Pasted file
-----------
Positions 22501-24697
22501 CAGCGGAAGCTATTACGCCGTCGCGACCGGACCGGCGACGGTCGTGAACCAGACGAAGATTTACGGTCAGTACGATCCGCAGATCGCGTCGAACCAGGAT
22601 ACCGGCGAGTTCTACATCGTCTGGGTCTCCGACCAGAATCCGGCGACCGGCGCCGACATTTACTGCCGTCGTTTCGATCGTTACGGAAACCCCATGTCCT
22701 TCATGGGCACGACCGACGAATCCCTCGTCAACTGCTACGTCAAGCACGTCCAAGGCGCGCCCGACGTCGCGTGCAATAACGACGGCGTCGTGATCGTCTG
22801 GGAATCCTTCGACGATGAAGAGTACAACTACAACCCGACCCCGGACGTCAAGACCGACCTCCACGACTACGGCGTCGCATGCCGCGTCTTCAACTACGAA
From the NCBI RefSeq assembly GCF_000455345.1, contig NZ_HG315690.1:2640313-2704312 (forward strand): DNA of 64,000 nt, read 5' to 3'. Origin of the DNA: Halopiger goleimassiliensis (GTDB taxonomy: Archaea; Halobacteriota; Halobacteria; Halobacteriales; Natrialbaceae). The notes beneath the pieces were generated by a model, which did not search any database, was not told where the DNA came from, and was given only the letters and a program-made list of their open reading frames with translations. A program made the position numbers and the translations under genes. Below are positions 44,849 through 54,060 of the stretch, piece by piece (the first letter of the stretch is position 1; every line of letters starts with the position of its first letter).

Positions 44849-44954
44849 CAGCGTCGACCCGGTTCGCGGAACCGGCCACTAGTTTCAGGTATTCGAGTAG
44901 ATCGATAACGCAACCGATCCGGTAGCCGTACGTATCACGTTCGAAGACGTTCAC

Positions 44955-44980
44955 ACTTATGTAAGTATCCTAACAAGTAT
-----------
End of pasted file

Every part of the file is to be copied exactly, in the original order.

Positions 22501-24697
22501 CAGCGGAAGCTATTACGCCGTCGCGACCGGACCGGCGACGGTCGTGAACCAGACGAAGATTTACGGTCAGTACGATCCGCAGATCGCGTCGAACCAGGAT
22601 ACCGGCGAGTTCTACATCGTCTGGGTCTCCGACCAGAATCCGGCGACCGGCGCCGACATTTACTGCCGTCGTTTCGATCGTTACGGAAACCCCATGTCCT
22701 TCATGGGCACGACCGACGAATCCCTCGTCAACTGCTACGTCAAGCACGTCCAAGGCGCGCCCGACGTCGCGTGCAATAACGACGGCGTCGTGATCGTCTG
22801 GGAATCCTTCGACGATGAAGAGTACAACTACAACCCGACCCCGGACGTCAAGACCGACCTCCACGACTACGGCGTCGCATGCCGCGTCTTCAACTACGAA
From the NCBI RefSeq assembly GCF_000455345.1, contig NZ_HG315690.1:2640313-2704312 (forward strand): DNA of 64,000 nt, read 5' to 3'. Origin of the DNA: Halopiger goleimassiliensis (GTDB taxonomy: Archaea; Halobacteriota; Halobacteria; Halobacteriales; Natrialbaceae). The notes beneath the pieces were generated by a model, which did not search any database, was not told where the DNA came from, and was given only the letters and a program-made list of their open reading frames with translations. A program made the position numbers and the translations under genes. Below are positions 44,849 through 54,060 of the stretch, piece by piece (the first letter of the stretch is position 1; every line of letters starts with the position of its first letter).

Positions 44849-44954
44849 CAGCGTCGACCCGGTTCGCGGAACCGGCCACTAGTTTCAGGTATTCGAGTAG
44901 ATCGATAACGCAACCGATCCGGTAGCCGTACGTATCACGTTCGAAGACGTTCAC

Positions 44955-44980
44955 ACTTATGTAAGTATCCTAACAAGTAT